There is even no essential, definable difference between those two great branches, prose and poetry. For prose may have rhythm. All that can be said is that verse will scan, while prose will not. The difference is purely formal. Very few poets have succeeded in being so poetical as Isaiah, Sir Thomas Browne, and Ruskin have been in prose. It can only be stated that, as a rule, writers have shown an instinctive tendency to choose verse for the expression of the very highest emotion. The supreme literature is in verse, but the finest achievements in prose approach so nearly to the finest achievements in verse that it is ill work deciding between them. In the sense in which poetry is best understood, all literature is poetry-- or is, at any rate, poetical in quality. Macaulay's ill-informed and unjust denunciations live because his genuine emotion made them into poetry, while his *Lays of Ancient Rome* are dead because they are not the expression of a genuine emotion. As the literary taste develops, this quality of emotion, restrained or loosed, will be more and more widely perceived at large in literature. It is the quality that must be looked for. It is the quality that unifies literature (and all the arts).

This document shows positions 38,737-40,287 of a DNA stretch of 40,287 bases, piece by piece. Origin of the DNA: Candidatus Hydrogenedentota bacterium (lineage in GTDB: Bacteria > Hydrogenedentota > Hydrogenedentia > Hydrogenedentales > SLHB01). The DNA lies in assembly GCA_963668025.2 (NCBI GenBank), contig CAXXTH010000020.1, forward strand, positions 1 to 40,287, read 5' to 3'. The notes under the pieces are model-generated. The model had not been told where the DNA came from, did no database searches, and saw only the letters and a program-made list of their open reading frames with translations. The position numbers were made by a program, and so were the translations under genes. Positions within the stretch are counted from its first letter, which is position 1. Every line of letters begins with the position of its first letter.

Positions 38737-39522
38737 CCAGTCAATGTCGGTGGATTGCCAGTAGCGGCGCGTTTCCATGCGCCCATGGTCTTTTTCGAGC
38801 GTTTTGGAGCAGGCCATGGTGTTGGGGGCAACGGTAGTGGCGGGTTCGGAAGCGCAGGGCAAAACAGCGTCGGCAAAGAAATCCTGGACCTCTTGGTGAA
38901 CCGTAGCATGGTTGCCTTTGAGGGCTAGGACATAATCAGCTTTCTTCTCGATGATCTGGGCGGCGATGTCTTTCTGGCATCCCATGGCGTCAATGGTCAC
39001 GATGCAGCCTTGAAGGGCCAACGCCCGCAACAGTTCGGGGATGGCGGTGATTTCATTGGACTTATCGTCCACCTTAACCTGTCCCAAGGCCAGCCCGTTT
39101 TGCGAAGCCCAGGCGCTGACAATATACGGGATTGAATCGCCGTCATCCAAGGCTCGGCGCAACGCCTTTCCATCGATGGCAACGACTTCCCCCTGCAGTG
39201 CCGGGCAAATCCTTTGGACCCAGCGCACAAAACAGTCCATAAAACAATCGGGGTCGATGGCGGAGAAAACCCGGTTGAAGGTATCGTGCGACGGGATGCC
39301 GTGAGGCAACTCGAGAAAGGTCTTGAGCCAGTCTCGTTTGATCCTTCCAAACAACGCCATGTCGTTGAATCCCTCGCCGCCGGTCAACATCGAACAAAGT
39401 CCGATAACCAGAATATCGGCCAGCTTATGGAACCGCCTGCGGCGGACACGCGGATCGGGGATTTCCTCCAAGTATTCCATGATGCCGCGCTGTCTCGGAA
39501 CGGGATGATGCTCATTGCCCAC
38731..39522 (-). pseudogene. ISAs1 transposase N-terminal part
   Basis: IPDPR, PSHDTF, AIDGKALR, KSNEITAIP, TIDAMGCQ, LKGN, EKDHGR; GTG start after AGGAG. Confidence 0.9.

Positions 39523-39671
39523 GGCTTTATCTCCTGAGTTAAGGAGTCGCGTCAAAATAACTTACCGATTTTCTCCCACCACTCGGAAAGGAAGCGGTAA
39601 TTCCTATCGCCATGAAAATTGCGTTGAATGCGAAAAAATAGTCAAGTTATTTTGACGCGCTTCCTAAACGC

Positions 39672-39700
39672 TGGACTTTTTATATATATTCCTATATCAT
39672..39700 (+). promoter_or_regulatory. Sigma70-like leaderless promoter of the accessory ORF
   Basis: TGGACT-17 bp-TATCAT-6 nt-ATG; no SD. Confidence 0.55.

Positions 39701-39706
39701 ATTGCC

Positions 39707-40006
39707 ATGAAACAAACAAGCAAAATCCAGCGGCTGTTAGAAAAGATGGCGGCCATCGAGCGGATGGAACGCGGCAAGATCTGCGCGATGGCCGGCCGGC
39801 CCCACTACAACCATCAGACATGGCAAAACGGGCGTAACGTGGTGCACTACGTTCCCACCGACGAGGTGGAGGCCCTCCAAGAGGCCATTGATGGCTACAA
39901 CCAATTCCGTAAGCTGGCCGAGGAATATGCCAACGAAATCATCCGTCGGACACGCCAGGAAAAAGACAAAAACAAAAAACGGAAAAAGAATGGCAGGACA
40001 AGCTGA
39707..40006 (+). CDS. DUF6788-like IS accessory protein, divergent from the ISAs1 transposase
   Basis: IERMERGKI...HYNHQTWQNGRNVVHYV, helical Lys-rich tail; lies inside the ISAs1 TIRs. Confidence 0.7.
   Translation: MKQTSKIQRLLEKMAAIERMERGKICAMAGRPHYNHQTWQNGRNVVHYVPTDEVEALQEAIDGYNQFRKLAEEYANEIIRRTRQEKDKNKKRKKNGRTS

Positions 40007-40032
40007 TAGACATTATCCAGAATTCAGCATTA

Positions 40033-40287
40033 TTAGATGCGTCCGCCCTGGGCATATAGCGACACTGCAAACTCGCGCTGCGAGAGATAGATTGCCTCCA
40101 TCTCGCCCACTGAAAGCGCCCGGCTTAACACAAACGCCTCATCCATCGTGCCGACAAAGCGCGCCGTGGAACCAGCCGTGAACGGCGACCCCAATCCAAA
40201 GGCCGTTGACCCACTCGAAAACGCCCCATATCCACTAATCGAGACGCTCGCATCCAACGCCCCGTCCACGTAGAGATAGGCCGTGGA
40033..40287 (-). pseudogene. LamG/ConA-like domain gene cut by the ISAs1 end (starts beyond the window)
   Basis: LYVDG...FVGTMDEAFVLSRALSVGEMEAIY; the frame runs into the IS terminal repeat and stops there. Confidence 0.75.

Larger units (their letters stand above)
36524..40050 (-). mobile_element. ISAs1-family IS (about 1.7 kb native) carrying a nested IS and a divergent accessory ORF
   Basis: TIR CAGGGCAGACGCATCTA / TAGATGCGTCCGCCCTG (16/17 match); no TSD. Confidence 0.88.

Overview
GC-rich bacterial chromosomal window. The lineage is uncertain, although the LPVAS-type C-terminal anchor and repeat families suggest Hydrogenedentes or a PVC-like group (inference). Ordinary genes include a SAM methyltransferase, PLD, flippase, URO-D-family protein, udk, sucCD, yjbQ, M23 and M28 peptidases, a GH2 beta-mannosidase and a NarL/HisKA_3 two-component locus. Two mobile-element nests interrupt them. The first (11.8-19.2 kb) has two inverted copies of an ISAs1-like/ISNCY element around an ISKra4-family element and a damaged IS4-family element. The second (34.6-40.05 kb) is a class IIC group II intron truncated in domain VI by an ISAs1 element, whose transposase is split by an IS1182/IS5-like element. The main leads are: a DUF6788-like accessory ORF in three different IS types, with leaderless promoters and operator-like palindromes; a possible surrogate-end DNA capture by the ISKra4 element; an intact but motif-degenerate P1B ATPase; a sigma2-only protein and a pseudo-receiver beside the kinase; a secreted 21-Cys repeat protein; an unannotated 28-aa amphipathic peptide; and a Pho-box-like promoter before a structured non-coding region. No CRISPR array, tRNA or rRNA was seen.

It is not merely useless, it is harmful, for you to map out literature into divisions and branches, with different laws, rules, or canons. The first thing is to obtain some possession of literature. When you have actually felt some of the emotion which great writers have striven to impart to you, and when your emotions become so numerous and puzzling that you feel the need of arranging them and calling them by names, then--and not before--you can begin to study what has been attempted in the way of classifying and ticketing literature. Manuals and treatises are excellent things in their kind, but they are simply dead weight at the start. You can only acquire really useful general ideas by first acquiring particular ideas, and putting those particular ideas together. You cannot make bricks without straw. Do not worry about literature in the abstract, about theories as to literature. Get at it. Get hold of literature in the concrete as a dog gets hold of a bone. If you ask me where you ought to begin, I shall gaze at you as I might gaze at the faithful animal if he inquired which end of the bone he ought to attack. It doesn't matter in the slightest degree where you begin. Begin wherever the fancy takes you to begin. Literature is a whole.